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07/13/09 5:54 PM ET

All-Star week a reunion for Jackson

No hard feelings as Tigers starter holds Rays in high regard

ST. LOUIS -- Edwin Jackson isn't going to make a big deal about a trade. He did enough moving around as a kid in a military family that one more move didn't impact him. But even if it did, he wouldn't take it out on Rays manager and American League All-Star skipper Joe Maddon.

After all, Maddon kept him around during the down years.

While Jackson, now starting for the Tigers, took in his first All-Star experience Monday during the AL players' media session, he couldn't help but think back two years around the same time. Tampa Bay, his then-home, was in last place on its way to a 96-loss season, and 15 of those losses went on Jackson's record.

He was 1-9 with a 7.26 ERA at the 2007 All-Star break, and he wasn't sure if he would be in the rotation -- or even with the big club -- coming out of it. But he was determined never to put himself or Maddon in that position again if he got another chance.

"That's when I said, 'If they don't put me in the 'pen now, they'll never have another opportunity again,'" Jackson said.

Jackson came out of the break still a starter. He gave up four runs over six innings to the Yankees on July 15 that year, then pitched six scoreless innings at Yankee Stadium five days later. He started every turn in the Rays' rotation the rest of the season.

The results weren't stellar, with a 4-6 record and 4.48 ERA in 15 second-half outings, but they were progress for him. Everything since then, for that matter, has been progress. His All-Star first half this season is simply the latest step, and it gets him another game under Maddon in the All-Star Game on Tuesday night.

"They gave me an opportunity, especially when I could've gone to the bullpen," Jackson said. "He stuck his neck on the line to keep me starting, and I was thankful for that."

That's a big reason why Jackson won't speak poorly of Maddon, or his coaches, or the Rays. He saw Maddon and some of the coaches Monday, and it fittingly came after he met up with family in the morning.

"It's definitely a good feeling to be back with some of the old teammates and old friends," Jackson said. "It's like a family reunion all over again. We've been catching up, having a lot of fun."

His 2009 season with the Tigers, he has said over and over, is a continuation of his 2008 campaign for the Rays. There's no magic spark, he insists, no nugget of wisdom that came out of the move. He's trying to attack the strike zone and make hitters mishit the ball, just as he did in a Tampa Bay uniform before he was sent to Detroit last December for outfielder Matt Joyce.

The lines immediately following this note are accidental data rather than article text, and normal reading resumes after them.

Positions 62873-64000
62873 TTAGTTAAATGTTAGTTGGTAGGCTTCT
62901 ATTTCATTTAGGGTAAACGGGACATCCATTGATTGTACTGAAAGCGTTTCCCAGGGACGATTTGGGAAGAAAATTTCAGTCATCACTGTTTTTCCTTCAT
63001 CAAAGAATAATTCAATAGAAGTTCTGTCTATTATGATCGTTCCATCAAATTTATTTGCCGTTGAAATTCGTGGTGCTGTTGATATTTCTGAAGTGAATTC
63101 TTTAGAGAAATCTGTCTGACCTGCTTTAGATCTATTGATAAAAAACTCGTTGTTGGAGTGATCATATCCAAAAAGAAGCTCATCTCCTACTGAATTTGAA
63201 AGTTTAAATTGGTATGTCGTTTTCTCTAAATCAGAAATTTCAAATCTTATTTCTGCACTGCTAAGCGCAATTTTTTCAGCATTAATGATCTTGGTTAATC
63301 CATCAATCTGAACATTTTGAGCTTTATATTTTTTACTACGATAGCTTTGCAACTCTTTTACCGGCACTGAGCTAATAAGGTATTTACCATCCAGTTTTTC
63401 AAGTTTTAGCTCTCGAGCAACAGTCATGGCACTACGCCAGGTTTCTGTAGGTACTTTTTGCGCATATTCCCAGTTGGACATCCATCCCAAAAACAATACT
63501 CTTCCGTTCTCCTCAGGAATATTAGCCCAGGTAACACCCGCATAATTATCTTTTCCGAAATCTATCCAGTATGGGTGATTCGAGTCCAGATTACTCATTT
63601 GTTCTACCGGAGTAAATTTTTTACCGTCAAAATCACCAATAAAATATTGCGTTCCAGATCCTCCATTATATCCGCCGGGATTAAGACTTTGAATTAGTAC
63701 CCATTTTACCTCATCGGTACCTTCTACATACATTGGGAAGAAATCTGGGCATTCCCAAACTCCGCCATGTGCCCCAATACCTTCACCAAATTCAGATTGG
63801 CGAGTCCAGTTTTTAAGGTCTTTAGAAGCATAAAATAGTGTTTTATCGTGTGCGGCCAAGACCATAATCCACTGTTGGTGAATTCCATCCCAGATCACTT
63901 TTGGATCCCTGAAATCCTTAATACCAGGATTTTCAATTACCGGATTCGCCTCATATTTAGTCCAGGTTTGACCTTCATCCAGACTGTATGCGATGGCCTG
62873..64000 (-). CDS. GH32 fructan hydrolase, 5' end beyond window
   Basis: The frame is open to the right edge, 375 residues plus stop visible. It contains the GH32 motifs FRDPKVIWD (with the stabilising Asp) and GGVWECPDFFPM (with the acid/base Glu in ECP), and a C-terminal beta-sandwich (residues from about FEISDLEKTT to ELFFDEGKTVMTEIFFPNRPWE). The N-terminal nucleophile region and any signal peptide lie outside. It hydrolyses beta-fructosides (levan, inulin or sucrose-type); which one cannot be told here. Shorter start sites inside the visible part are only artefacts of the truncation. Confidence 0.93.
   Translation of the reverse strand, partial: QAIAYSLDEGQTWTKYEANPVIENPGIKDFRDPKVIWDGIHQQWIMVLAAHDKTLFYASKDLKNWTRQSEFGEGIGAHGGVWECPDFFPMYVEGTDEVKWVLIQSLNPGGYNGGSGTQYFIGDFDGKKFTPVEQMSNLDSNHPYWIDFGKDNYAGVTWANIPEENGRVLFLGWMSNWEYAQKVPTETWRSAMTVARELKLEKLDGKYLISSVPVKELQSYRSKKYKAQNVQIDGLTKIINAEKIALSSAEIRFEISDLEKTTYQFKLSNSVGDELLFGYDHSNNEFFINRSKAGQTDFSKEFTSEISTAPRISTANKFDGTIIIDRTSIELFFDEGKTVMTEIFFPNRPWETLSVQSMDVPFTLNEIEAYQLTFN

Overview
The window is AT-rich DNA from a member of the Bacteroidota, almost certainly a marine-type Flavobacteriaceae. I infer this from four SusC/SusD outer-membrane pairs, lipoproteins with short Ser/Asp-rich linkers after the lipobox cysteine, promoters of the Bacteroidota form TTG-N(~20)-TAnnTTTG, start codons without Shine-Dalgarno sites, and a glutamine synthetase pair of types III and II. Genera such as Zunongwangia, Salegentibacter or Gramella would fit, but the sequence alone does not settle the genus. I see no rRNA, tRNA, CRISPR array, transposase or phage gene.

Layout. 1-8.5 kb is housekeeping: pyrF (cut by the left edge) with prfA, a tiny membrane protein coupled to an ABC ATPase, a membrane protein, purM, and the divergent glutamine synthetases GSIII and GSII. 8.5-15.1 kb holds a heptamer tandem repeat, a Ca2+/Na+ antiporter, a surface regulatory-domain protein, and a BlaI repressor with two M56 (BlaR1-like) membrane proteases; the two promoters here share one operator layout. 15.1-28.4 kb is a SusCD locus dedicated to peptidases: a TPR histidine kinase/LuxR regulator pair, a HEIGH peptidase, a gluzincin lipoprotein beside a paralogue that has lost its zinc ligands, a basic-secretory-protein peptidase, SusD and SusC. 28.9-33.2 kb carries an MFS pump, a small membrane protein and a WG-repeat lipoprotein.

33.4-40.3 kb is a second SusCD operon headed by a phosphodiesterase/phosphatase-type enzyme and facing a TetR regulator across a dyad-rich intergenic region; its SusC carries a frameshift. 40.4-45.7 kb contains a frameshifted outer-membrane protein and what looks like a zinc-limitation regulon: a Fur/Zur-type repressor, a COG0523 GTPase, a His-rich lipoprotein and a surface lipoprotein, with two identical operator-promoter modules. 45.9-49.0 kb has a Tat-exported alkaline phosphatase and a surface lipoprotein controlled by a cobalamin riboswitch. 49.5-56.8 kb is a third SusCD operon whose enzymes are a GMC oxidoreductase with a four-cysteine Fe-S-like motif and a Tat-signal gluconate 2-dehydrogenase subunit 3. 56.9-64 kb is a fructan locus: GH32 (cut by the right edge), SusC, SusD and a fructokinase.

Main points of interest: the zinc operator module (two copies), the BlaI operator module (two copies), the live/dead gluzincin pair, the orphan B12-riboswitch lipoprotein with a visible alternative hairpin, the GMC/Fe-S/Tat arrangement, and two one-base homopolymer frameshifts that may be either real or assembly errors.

"I've just been trying to do the same thing I did last year," Jackson said, "cut down on walks and attack the strike zone more. You make the hitters put the ball in play, and good things happen sometimes. We have a great defense behind us, too."

The trade, as it turns out, was a good thing. He wasn't in the postseason rotation when the Rays went to the World Series last year. He made every turn in the rotation during the regular season until the final weekend, when he pitched out of the bullpen against the Tigers at Comerica Park after Tampa Bay had clinched the AL East.

"This is a guy who didn't make the first-round playoff roster for the Rays," teammate and good friend Curtis Granderson said. "And now he's an All-Star. He had 14 wins last year and didn't have enough to be in the rotation. And when he does [get to pitch], he pitches lights-out against Boston [in the AL Championship Series]. And now he gets a chance to show, 'I can get you out at the beginning of the game, and I can get you out at the end of the game.'"

Still, no hard feelings.

"Between '07 and '08, I was supposed to be traded four times," Jackson said. "But it's no personal feeling. I'm happy, as you can see. I was happy in Tampa, and now I'm happy in Detroit. I just try to keep good vibes wherever I go -- keep that good aura surrounding you."

Jason Beck is a reporter for MLB.com. This story was not subject to the approval of Major League Baseball or its clubs.